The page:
The Department of Environment and Natural Resources (DENR) is confident that air pollution, particularly in highly urbanized areas like Metro Manila, will be significantly reduced as a government directive requiring the use of cleaner fuel products and imposing stricter emission standards for all vehicles starts full implementation.
“Filipinos can look forward to breathing better air this year and beyond with the full implementation of Euro 4 standard, a policy requiring oil companies to sell cleaner fuel products,” Environment Secretary Ramon Paje said.
Paje noted that around 80 percent of air pollution in the country come from mobile sources.
“With oil retailers required to sell only Euro 4 fuels which became effective on January 1 this year, all vehicles would now have cleaner emissions and thus, we can expect cleaner air,” he said.
Prior to Euro 4, the country had been following Euro 2 standards for motor vehicles.
Euro 4 has 50 parts per million of sulfur, one per cent benzene, and a 35 per cent limit on aromatics, compared to Euro 2’s 500 ppm sulfur, five per cent benzene content, and no limit on aromatics.
These values are globally-accepted European emission standards for motor vehicles.
Sulfur in air poses cardiovascular and pulmonary illnesses especially in children and the elderly, and could even result in premature deaths.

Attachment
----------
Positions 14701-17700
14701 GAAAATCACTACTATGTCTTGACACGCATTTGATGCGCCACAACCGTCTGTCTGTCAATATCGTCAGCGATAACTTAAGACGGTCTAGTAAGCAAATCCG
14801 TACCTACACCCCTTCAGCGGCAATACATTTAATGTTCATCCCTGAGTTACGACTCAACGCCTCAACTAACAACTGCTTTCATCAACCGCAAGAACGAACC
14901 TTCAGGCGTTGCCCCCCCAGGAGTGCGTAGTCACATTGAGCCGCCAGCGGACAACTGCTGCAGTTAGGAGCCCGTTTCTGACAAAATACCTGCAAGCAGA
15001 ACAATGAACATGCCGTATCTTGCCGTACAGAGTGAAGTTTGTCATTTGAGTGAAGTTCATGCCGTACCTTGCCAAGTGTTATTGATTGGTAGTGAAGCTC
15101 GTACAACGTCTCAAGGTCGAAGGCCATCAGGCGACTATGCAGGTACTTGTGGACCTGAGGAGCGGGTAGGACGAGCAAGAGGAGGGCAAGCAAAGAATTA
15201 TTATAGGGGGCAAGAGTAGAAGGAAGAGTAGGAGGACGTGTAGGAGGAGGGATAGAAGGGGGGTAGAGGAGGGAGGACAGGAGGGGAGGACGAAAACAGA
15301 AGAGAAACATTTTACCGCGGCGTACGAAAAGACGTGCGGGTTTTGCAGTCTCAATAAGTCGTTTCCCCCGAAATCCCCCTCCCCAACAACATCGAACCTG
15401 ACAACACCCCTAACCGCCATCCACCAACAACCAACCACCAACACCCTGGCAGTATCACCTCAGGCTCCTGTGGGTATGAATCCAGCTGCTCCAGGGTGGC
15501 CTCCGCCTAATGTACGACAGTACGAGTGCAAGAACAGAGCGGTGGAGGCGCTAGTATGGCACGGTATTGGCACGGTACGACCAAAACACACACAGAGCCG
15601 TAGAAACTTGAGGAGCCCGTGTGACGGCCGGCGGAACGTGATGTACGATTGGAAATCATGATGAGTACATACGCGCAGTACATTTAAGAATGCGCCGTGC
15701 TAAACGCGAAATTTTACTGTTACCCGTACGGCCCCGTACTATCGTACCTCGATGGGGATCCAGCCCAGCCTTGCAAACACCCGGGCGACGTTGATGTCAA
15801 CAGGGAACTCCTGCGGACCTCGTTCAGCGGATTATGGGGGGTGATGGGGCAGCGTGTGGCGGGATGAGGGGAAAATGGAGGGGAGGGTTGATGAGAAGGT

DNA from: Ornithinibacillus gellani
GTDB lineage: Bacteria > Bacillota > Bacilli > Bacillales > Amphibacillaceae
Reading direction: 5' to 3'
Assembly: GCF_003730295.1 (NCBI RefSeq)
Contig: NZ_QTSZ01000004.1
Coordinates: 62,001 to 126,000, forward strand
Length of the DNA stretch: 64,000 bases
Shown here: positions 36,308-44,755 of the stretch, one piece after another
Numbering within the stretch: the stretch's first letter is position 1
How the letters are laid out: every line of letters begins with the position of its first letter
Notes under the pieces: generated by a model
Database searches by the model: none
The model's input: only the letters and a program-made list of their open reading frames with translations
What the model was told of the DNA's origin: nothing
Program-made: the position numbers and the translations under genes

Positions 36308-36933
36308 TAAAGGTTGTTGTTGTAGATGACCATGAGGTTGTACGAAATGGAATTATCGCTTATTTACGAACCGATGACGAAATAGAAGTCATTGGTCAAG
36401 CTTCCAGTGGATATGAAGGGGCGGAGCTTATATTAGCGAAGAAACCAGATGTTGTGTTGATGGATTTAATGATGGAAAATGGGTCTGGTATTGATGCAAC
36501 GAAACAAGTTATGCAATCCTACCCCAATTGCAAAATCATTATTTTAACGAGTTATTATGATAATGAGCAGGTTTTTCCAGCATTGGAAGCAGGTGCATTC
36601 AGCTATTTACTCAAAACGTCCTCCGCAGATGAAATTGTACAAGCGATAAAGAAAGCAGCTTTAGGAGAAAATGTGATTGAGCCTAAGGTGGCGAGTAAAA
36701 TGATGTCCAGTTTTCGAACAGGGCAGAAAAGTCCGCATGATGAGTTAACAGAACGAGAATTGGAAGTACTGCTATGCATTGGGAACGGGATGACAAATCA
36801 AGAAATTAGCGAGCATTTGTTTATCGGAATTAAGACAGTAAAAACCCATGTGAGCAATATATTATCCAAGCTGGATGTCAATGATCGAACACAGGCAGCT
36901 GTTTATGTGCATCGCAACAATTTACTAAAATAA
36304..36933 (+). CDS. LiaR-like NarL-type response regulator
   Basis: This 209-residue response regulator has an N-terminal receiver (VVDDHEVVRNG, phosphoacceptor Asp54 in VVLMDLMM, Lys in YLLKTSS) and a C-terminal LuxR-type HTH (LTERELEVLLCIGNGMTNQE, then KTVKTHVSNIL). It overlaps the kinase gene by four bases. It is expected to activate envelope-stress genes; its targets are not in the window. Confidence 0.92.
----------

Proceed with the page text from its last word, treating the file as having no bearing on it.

Exposure to benzene could lead to blood and bone diseases like anemia and leukemia.
As early as 2010, the DENR issued DENR Administrative Order (DAO) No. 2010-23 setting revised emission standards for motor vehicles effective January 1, 2016.
This was to give vehicle manufacturers and importers lead time to make their engines compliant with Euro 4 standards.
But in March last year, the DENR issued DAO 2015-04 enjoining the Department of Energy to ensure availability of Euro 4-compliant fuels by July 1, 2015 in view of worsening air pollution in Metro Manila because of sheer volume of vehicles plying its roads.
The Land Transportation Office said as of January 2014, there are almost 7.7 million vehicles all over the country, some 2.1 million of them are in Metro Manila.
Paje urged the public to patronize oil companies selling Euro 4 fuels.
“It does not matter whether your car is old or new. Your emission matters more for us to achieve cleaner air,” he said.
The DENR chief, however, added that vehicle owners should not only depend on cleaner fuel but also make sure their cars undergo regular maintenance or check-up.
Euro 4 standards are set by the European Union (EU), defining acceptable limits for vehicular emissions particularly sulfur and benzene.
Under a series of directives, implementation of Euro 4 standards within the EU should have begun in 2005, Euro 5 in 2009 and Euro 6 in 2014.
Vehicles using fuels with lower sulfur content have been found to have less corrosion in engines and other parts, as well as maximized mileage.